Washington, D.C., USA: U.S. durable goods data for the month of May released today by the Census Bureau of the U.S. Department of Commerce shows a decline of 0.6% month to month. U.S. durable goods orders were expected to decline 1.0 percent in May, after falling 1.7 percent a month earlier.
Data for the prior month was revised higher, suggesting moderate growth in business spending on equipment in the second quarter. Other data on Wednesday showed a sharp narrowing in the goods trade deficit last month, and solid increases in retail and wholesale inventories, the latest indications that the economy was accelerating this quarter after losing some steam at the start of the year.
New orders for manufactured durable goods
New orders for manufactured durable goods in May decreased $1.4 billion or 0.6 percent to $248.8 billion. This decrease, down two consecutive months, followed a 1.0 percent April decrease. Excluding transportation, new orders decreased 0.3 percent. Excluding defense, new orders decreased 1.5 percent. Transportation equipment, also down two consecutive months, led the decrease, $0.9 billion or 1.0 percent to $86.1 billion.
Shipments of manufactured durable goods
Shipments of manufactured durable goods in May, down following nine consecutive monthly increases, decreased $0.2 billion or 0.1 percent to $246.9 billion. This followed a virtually unchanged April increase. Transportation equipment, down two consecutive months, drove the decrease, $0.5 billion or 0.6 percent to $82.1 billion.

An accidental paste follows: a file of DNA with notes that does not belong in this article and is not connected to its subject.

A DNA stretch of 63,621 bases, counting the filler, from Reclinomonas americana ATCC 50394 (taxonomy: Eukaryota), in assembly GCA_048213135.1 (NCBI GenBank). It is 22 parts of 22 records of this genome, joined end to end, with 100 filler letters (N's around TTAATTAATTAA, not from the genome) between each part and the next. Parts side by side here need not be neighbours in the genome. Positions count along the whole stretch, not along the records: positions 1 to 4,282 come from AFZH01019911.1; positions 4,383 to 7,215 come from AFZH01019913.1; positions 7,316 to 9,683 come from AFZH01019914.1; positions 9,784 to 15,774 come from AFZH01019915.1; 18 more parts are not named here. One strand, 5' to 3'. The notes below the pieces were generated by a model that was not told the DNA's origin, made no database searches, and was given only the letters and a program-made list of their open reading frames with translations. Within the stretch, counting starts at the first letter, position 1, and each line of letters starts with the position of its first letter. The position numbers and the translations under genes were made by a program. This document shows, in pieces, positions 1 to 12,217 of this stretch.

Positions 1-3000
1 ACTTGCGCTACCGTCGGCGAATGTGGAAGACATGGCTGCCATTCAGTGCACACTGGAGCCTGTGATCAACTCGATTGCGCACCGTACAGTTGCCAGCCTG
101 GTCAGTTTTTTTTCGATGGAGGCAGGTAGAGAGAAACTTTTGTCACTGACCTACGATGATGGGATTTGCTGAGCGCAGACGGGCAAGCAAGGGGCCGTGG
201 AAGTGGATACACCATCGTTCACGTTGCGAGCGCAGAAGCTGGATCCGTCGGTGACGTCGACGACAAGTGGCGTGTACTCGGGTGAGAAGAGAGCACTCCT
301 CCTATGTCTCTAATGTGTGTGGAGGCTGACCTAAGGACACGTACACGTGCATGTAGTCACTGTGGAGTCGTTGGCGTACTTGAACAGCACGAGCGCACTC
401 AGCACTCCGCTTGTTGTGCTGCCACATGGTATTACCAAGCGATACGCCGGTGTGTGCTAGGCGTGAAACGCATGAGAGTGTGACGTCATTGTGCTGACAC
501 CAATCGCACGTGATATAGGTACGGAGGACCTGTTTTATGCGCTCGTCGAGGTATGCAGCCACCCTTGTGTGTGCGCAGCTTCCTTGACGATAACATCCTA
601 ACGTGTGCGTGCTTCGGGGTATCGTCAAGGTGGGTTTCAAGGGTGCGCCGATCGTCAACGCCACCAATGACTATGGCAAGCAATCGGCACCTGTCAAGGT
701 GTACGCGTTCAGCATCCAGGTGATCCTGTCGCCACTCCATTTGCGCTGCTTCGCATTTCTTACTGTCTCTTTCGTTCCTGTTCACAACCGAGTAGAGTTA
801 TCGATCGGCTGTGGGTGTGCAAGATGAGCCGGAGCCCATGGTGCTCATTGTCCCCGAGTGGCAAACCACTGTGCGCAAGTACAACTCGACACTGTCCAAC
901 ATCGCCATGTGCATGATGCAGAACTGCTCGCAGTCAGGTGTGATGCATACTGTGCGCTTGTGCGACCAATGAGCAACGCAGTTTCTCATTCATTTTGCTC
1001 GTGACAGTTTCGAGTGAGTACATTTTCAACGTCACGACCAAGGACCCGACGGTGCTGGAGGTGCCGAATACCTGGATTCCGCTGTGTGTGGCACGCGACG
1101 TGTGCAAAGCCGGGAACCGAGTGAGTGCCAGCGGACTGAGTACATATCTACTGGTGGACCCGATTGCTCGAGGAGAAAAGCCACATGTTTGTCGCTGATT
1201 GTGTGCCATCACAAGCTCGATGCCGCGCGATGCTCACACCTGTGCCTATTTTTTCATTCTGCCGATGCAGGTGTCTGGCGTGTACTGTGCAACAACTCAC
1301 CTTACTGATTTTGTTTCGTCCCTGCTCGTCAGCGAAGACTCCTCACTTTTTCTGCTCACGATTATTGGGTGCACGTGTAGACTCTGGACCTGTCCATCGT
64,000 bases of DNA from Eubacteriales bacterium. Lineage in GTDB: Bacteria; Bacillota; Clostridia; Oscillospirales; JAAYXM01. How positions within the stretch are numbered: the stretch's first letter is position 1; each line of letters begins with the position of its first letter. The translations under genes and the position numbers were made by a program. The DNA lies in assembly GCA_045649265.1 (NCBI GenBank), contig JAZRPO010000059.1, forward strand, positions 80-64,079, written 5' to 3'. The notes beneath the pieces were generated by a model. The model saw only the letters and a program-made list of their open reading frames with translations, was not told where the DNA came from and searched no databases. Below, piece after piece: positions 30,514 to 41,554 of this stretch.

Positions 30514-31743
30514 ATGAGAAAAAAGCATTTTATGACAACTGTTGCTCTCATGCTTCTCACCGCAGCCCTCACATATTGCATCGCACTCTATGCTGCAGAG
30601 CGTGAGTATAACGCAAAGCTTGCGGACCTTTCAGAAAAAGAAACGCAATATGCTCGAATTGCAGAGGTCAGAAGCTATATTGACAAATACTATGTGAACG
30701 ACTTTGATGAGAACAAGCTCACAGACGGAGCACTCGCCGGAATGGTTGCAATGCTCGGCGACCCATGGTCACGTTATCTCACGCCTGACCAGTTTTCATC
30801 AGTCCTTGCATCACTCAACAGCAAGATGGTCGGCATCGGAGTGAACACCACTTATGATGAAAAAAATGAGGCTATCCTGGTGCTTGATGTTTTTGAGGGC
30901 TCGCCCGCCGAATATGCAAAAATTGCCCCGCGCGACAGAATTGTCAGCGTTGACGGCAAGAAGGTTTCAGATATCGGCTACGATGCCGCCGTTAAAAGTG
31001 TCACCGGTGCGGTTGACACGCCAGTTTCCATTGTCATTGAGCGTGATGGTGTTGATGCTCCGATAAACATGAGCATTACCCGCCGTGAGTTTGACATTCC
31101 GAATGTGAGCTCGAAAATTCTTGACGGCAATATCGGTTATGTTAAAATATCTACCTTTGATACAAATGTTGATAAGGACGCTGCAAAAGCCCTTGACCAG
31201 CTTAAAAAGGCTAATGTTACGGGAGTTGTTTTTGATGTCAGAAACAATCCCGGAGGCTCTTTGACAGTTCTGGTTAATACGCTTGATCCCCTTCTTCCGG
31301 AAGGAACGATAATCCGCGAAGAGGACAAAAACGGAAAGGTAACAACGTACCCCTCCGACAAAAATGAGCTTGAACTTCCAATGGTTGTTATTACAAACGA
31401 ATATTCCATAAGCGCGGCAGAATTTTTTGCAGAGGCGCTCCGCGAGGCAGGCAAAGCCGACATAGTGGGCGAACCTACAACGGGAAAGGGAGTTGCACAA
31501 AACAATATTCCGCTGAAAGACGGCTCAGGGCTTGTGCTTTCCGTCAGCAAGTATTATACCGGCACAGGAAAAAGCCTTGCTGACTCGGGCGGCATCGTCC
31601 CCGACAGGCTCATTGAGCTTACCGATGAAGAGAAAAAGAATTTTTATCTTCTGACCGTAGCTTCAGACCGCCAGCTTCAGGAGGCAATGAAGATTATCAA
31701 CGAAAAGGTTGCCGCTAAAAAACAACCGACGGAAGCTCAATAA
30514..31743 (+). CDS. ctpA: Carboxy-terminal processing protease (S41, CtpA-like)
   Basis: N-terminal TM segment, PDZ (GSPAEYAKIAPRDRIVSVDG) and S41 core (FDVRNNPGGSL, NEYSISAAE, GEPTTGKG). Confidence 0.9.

Unfilled orders for manufactured durable goods
Unfilled orders for manufactured durable goods in May, up six of the last seven months, increased $5.9 billion or 0.5 percent to $1,160.6 billion. This followed a 0.6 percent April increase. Transportation equipment, also up six of the last seven months, led the increase, $4.0 billion or 0.5 percent to $800.3 billion.
Inventories of manufactured durable goods
Inventories of manufactured durable goods in May, up eighteen of the last nineteen months, increased $1.1billion or 0.3 percent to $403.0 billion. This followed a 0.3 percent April increase. Transportation equipment, up five of the last six months, led the increase $0.5 billion or 0.4 percent to $129.0 billion.
Nondefense new orders for capital goods
Nondefense new orders for capital goods in May decreased $1.6 billion or 2.0 percent to $77.1 billion. Shipments increased $2.3 billion or 3.0 percent to $76.4 billion. Unfilled orders increased $0.7 billion or 0.1 percent to $714.5 billion. Inventories increased $0.4 billion or 0.2 percent to $176.6 billion. Defense new orders for capital goods in May increased $1.7 billion or 15.1 percent to $13.3 billion. Shipments decreased $0.5 billion or 4.4 percent to $11.5 billion. Unfilled orders increased $1.8 billion or 1.2 percent to
$147.0 billion. Inventories increased $0.1 billion or 0.5 percent to $22.4 billion.
Revised seasonally adjusted April data for all manufacturing industries